Traveling Raconteur

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Getting a Visa to SA and Failing Miserably

It seems that Saudi doesn’t need tourism and doesn’t give tourist visas. Photography is not allowed in the country. A woman is not expected to wander on the streets alone, she is not expected to be seen with anyone other than her father, husband, brother or son. If a woman wished to leave a country, she’d require a written permission from any of her male relations FHBS. Women are not expected to drive a car, not expected to speak with strangers, men. Smoking and drinking is not allowed, not sure if that’s against the law. It is of course mandatory for women to wear the abaya in public, no other way about that, if I read further I would find many things under intolerant ‘not expected to,’ list but I stopped right there so I can work out a plan, try several options, get down to the paperwork, work connections.

Being woman who usually, naturally does what the country’s government doesn’t allow, traveling around Jeddah meant extreme caution and danger. Isn’t that why we travel? To do the dangerous, risky stuff with extreme caution and smartness attempting to see strange parts of the world? The most complex Saudi got, the bigger my curiosity grew. I was secretly telling myself: I have to get myself into Jeddah, I want to see the place, the people, the sounds and sights of daily life, I really want to! One of my favourite travel quotes is by Edna St Vincent – ‘there isn’t a train I wouldn’t take, no matter where it is going.’

From the very few pictures of Jeddah that I found online, I could tell that this is a super-interesting city with great architecture and interesting food. I imagined walking on the streets alone in an abaya, all things begin in the imagination, it is funny to acknowledge now that even in my dreams I wasn’t allowed to walk streets alone. Even in my voluntary, conscious dreams, designed by self – even in those, emerged police that stopped me to question me. Lol.

Here were my plans to make this happen: be a traveler in a country that doesn’t want travelers like me

  1. Find friends and family: It seemed possible to prove friendship with a family that will invite me to Saudi Arabia so I can spend the 23 hours in Jeddah. This meant they would send me an invitation letter. I sure have plenty of friends with families and connection in Saudi, not one gave me any hope of sending an invite.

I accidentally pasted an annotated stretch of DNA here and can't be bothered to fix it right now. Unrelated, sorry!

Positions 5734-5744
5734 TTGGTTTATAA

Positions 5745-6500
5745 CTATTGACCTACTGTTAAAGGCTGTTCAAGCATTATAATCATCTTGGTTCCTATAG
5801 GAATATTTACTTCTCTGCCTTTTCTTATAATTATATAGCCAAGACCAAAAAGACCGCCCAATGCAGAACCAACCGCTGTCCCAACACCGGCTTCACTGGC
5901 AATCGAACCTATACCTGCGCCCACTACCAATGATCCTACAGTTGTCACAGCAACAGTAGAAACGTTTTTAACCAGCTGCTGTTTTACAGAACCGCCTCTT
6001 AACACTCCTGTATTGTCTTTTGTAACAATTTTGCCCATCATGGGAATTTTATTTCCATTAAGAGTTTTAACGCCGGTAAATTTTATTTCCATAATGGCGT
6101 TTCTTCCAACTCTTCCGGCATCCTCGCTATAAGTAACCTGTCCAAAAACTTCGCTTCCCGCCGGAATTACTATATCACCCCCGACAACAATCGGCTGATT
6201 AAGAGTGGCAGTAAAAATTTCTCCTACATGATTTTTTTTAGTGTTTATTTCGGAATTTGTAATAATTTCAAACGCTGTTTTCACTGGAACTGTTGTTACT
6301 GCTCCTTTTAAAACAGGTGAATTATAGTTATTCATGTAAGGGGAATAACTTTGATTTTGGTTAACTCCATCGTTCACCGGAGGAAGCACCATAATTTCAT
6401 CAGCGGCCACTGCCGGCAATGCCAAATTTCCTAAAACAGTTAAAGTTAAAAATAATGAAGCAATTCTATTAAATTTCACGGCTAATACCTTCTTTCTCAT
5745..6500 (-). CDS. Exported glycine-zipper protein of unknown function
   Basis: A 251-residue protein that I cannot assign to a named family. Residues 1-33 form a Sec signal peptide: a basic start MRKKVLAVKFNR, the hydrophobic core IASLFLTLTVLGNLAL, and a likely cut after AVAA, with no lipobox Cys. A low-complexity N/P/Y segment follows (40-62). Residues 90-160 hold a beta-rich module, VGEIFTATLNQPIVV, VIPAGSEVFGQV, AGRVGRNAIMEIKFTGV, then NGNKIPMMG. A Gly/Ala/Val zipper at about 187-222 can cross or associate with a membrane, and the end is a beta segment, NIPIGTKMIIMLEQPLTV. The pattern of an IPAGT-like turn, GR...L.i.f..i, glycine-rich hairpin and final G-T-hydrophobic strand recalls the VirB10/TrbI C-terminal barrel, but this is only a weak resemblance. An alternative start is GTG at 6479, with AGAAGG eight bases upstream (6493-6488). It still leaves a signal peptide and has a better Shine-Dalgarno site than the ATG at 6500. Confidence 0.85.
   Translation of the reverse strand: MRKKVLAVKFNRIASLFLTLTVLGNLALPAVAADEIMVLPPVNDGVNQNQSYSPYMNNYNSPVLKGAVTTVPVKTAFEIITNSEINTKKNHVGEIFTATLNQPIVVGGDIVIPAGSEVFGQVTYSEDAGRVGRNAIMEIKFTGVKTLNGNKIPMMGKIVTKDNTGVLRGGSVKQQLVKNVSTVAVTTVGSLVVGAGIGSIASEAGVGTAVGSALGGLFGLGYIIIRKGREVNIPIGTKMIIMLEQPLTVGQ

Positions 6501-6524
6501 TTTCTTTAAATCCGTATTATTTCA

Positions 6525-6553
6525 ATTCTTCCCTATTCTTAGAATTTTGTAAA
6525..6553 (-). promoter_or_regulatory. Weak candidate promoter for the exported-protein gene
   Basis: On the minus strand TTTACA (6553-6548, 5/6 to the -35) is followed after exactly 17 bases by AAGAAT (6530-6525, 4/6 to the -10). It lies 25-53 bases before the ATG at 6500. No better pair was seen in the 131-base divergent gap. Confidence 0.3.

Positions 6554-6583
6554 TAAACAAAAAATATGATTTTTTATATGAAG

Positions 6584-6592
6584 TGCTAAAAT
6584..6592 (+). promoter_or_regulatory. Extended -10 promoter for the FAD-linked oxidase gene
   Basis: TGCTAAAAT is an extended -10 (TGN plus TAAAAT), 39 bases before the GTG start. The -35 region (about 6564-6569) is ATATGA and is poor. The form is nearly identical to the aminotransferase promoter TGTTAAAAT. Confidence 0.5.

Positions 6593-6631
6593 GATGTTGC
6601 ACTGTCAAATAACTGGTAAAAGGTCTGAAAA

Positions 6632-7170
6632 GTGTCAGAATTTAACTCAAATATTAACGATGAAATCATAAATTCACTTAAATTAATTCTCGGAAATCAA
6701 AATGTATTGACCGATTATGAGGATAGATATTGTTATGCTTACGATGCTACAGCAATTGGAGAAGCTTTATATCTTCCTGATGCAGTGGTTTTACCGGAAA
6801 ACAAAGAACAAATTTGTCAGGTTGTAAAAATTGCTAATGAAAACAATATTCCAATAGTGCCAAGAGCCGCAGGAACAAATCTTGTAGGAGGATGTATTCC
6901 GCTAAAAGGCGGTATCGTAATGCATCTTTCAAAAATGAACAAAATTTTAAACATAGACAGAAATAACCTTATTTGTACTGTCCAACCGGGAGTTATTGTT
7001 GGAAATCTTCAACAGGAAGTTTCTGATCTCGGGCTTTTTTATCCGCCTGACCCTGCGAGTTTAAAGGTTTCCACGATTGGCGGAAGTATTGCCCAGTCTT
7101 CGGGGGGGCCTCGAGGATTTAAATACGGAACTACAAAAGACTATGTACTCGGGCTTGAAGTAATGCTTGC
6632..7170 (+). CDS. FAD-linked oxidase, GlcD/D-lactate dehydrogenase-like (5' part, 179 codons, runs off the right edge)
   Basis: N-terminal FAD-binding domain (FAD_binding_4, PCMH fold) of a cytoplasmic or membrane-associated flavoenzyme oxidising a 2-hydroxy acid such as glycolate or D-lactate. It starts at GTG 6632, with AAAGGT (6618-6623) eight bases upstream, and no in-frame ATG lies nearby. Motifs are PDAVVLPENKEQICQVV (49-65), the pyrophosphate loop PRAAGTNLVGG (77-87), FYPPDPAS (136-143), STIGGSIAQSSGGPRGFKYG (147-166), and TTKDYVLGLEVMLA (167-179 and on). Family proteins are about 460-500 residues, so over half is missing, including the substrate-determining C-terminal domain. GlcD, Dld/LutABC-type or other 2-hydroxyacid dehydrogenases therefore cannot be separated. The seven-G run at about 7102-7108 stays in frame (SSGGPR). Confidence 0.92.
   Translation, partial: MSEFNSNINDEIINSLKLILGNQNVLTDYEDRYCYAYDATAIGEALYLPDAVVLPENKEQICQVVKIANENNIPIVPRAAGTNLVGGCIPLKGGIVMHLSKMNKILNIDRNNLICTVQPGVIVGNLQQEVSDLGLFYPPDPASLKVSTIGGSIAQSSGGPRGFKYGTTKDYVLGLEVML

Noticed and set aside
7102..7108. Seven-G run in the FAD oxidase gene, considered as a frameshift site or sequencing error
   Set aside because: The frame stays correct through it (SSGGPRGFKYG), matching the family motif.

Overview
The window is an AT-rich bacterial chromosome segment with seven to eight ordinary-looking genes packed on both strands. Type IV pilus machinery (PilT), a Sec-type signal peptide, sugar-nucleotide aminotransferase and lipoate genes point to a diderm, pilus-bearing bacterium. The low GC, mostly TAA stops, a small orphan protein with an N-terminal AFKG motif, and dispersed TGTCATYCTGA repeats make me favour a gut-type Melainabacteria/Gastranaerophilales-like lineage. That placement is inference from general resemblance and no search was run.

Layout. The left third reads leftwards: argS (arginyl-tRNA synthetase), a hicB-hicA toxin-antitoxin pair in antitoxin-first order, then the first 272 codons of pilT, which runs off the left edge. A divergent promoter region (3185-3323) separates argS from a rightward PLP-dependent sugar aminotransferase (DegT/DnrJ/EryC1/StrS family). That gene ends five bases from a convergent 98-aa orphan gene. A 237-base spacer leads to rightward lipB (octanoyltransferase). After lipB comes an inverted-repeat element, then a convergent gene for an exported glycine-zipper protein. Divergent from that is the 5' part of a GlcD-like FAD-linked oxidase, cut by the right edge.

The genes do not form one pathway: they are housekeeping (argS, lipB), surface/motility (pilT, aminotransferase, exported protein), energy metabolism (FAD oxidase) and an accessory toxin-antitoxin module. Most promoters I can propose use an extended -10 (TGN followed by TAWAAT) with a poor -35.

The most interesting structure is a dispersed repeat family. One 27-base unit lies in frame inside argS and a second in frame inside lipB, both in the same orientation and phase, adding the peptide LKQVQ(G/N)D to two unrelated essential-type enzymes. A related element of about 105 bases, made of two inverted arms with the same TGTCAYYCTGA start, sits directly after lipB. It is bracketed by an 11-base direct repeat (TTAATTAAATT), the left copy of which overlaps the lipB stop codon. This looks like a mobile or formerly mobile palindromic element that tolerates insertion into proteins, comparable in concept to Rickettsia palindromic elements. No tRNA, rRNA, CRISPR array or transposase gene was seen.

2. Business Visa: Perhaps I could convince my office to send me on a customer demo or make an introduction of our product to a company based in Jeddah. Didn’t work.
  3. Use the religion card: My religious views are super complex but I am far from Muslim. Luckily for me, I am born into a Muslim family and have a Muslim name (cracking up as I type that), this meant, I could apply for an Umrah/Hajj visa. An Umrah pilgrimage is certainly great fodder, a great journey for a traveler. I was happy to fake being a devout Muslim, if only that helps me get into the country and also takes me on a pilgrimage! I was shocked when this didn’t work. Will elaborate in following paragraphs.
  4. Final Resort: Marry.

I hate smart ideas when they work against me. Just when I thought I could nail an SA visa playing the religion card did I find the catch – a woman is allowed to go on this pilgrimage only with a ‘mahram,’ – father, brother, husband, son – the only time I wish I had a husband or a son, I have none and my father and brother barely know where I am going forget going with me. What about women who has none? The govt. wouldn’t deny this right to a woman if she’s unfortunate to have no one t go with her. So I was still hopeful. Apparently, the only way a single woman can go on this pilgrimage is if she’s over 40 and travels with a group. I am neither 40 nor have a group.

To put my strange case forward, I visited the SA Consulate in Mumbai while I was there.

I expected to be sent back as I didn’t have an appointment to meet the PR official at the consulate. To my wonderful surprise, I wasn’t sent back and what’s more, the official met me almost immediately, unhurriedly, gave me due attention, listened patiently, empathetically. His kind, gentle smile inspired hope in me, maybe he’d give me good news! Maybe I will find myself on Jeddah streets in a month!

I will always remember this PR official at the SA Consulate. He gave me the worst news which basically said ‘Forget SA, there’s no way you can travel there,’ but the way he said it eliminated every emotion that comes out of hearing bad news. I wasn’t angry, sad, irritated, frustrated or agitated.

I just plain accepted the answer when the official said with the gentleness of a deer – ‘Sister, I am very sorry that there doesn’t seem to be any way that will make me tell you that this journey you want to make as a single 27-year old woman to SA is possible. Please have faith in Allah, someday you will get a better chance to make your Umrah/Hajj journey. Allah is kind and generous, you will have such a chance and then there wouldn’t be any complexity around your travel, please be patient, please wait until such a time arrives.’

And like that, with all Jeddah dreams squashed, I left the Consulate, yet with a smile. I still will be in Jeddah airport, on Jeddah land. That’s something.

Please allow me to explain ‘Marry’ in another post 😀

 

 

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This entry was posted on June 21, 2013 by in Travels.

Fighting An Additction

Not One MoreSeptember 12th, 2014
Addiction is a curse one allows upon one's self until it ceases to seek permission. I do not like the idea of a mind controlled by substance. If I can refrain for 30 days, I'd be very impressed with myself.

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